Agile (AV): A trap ... until you close in on Lv. 30, then it becomes awesome if you have any sort of DEX modifier. At that point there are no other masterwork armors a level or two above to grab your immediate attention.
Battleforged (PHB): Stronger second wind when bloodied. Not bad for a Dwarf or Questing Knight.
Shared Suffering (AV): Encounter power makes an enemy pay for inflicting you with ongoing damage. Not bad.
Bloodiron (AV): +2 item bonus to AC against a target you thump for a round. Nice.
Dragonrider (D 365): If you get a Dragon mount in Epic Tier, all of a sudden this scale armor becomes amazing. Have your Dragon wear Impenetrable Barding and some huge resistance to all damage for you is there for the taking.
Coral (AV): Worth a look if your campaign involves a lot of water travel.
Spectral Plate (AV2): Ignore speed and check penalties in this plate, along with a daily move action power where you're insubstantial and phasing. Very solid.
Soulwarding (AV): Resist two common enemy damage types (necrotic and psychic) and protection against attacks that make you lose healing surges. Nice.
Defensive (E:HFL): Dwarves and Questing Knights will appreciate this one for the extra defense. Being a common item helps, too, if that matters.
Vicious (PHB): The basic d12 per plus crit weapon. Decent.
Frost (PHB): Considering your class' penchant for picking up Lasting Frost, going full-time Permafrost isn't much more of an investment than what you had planned anyway. And it's still a top-tier damage option.
Inescapable (AV): Stacks bonuses to hit with every miss until you hit the enemy. Solid.
Vanguard (AV): Great if you charge.
Battlecrazed (AV): Good damage bonus when bloodied.
Rending (AV): Axe only; follow up a crit with a melee basic attack. Solid.
Sunblade (AV): A heavy blade with an at-will Radiant keyword and damage option. It can also shed a lot of light to negate concealment in dark places. Your first lightsaber if you're going Lucifer, and a solid option.
Vigilant Blade (D 381):The first of several weapons that serve as a combination of weapon and implement, which reduces your item dependency (and thus saves money). This heavy blade (or, curiously, light blade) lets you shed bright light at-will for dark places and night scenarios, and the per-encounter power that lets you switch places with an ally being attacked and set up combat advantage against the assailant is also nice.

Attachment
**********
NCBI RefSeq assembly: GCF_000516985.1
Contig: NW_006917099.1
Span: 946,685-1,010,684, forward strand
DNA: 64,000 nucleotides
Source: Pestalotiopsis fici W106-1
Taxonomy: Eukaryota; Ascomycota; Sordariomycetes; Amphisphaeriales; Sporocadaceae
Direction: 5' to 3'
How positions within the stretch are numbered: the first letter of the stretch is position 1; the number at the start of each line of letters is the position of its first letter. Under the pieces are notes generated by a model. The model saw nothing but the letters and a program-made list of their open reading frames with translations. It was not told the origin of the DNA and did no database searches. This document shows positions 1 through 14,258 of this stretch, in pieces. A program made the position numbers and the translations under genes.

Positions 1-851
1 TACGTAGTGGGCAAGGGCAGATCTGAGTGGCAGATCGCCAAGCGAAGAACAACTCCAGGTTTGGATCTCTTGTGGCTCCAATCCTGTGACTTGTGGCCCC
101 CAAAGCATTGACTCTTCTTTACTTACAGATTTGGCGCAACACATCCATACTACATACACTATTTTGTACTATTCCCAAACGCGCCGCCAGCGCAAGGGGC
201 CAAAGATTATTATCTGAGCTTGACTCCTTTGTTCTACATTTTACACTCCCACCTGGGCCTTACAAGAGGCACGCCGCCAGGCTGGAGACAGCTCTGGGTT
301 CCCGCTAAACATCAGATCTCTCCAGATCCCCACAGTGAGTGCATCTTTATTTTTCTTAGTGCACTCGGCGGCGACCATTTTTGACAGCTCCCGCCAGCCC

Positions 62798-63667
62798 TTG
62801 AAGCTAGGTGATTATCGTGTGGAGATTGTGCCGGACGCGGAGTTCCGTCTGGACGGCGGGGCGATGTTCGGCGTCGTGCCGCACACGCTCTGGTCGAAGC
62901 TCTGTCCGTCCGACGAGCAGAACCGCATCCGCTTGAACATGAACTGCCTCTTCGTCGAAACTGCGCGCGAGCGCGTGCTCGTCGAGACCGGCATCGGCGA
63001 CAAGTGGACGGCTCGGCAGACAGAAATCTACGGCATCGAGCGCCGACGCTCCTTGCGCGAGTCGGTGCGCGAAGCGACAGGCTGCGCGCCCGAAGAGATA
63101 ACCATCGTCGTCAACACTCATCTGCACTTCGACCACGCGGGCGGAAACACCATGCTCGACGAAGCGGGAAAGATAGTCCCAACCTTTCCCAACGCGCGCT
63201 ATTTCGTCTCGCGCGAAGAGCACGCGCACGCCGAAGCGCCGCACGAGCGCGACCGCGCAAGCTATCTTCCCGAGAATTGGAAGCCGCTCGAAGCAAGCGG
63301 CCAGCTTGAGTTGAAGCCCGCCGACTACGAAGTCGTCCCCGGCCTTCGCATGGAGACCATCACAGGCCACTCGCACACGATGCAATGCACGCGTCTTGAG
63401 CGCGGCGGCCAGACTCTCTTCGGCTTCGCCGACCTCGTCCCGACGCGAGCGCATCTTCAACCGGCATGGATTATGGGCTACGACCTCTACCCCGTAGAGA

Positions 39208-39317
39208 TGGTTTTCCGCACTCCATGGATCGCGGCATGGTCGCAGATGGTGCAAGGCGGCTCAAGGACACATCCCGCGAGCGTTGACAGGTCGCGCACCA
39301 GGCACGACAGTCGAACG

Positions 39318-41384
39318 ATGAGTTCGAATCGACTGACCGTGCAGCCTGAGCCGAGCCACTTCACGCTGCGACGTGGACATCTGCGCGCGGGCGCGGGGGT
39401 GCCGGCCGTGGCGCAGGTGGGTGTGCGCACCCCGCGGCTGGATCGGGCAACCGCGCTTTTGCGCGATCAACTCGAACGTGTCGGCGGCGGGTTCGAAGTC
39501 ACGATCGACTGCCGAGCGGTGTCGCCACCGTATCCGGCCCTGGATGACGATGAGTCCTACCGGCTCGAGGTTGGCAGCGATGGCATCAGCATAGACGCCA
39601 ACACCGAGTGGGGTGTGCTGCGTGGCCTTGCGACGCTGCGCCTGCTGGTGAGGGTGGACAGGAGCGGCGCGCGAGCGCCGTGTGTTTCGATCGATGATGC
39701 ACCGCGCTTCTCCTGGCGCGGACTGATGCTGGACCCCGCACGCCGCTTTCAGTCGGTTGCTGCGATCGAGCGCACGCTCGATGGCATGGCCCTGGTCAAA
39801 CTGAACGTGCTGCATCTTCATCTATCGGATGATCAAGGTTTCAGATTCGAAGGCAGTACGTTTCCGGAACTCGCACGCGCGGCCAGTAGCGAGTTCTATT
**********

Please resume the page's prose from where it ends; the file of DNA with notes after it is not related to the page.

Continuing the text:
Lightning (PHB): A flavorful, and finally viable option, thanks to nice things like Storm Sacrifice and (if you're in Eberron) Mark of Storm. Unlike Flaming, this one can be worth the cost.
Cunning (AV): If you're into dealing save-ends effects with weapons, you'll want to consider this weapon for the penalty to the first save against it inflicts. Good even after the errata.
Disrupting (DA 09): Can be a flail or hammer (or a mace, but you don't use those). Serves as a weapon/implement combo and is more effective against undead. Fair enough, but Crusader's is better.
Crusader's (AV): A hammer that serves as a weapon/implement combo. Half of the damage is radiant, which makes it very good for those who abuse radiant vulnerability.
Githyanki Silver (MOTP): Heavy blade only, and boy is this one nasty. Take the Psychic Lock feat and have fun.
Lullaby (AV): One of the very few daily-power-only weapons worth a look. In this case, it's because the daily is a Sleep power. Comes in hammer or flail.
Blackshroud (AV): Concealment when you off an enemy. Comes in axe or heavy blade. Not bad.
Jagged (AV): Crit deals heavy save-ends ongoing damage instead of extra damage die, and it crits on 19-20. Comes in axe or heavy blade. Nice.
Bloodiron (AV): Essentially doubles the crit damage dealt, and the d10 per plus figures makes that quite worthwhile.
Desiccating (AV): Cumulative weakening of Fortitude (save-ends) with every hit. Not bad against Brutes.
Farslayer (AV): At-will power lets you melee basic attack from 5 squares away. Can come in handy.
Withering (AV): Cumulative debuff of AC (save-ends) with every hit. This one is more all-purpose than Desiccating.
Radiant (AV): At-will Radiant keyword switch, just like the Sunblade. When the switch is on, it also deals an extra item bonus to damage, which by itself makes it superior to its far more flavorful counterpart. However, if you're wearing the Iron Armbands of Power, you can stick with the Sunblade, as item bonuses don't stack.
Blade of Bahamut (AV): If you can somehow justify worship Bahamut, this heavy blade is a weapon/implement combo and helps reduce your item dependency. Solid crits, d10 per plus, along with a CHA-based blast 5 attack power that heals your allies a bit.
Moradin's (AV): If you can somehow justify worship Moradin, this hammer is a weapon/implement combo and helps reduce your item dependency. It deals great crits, too, d12 per plus.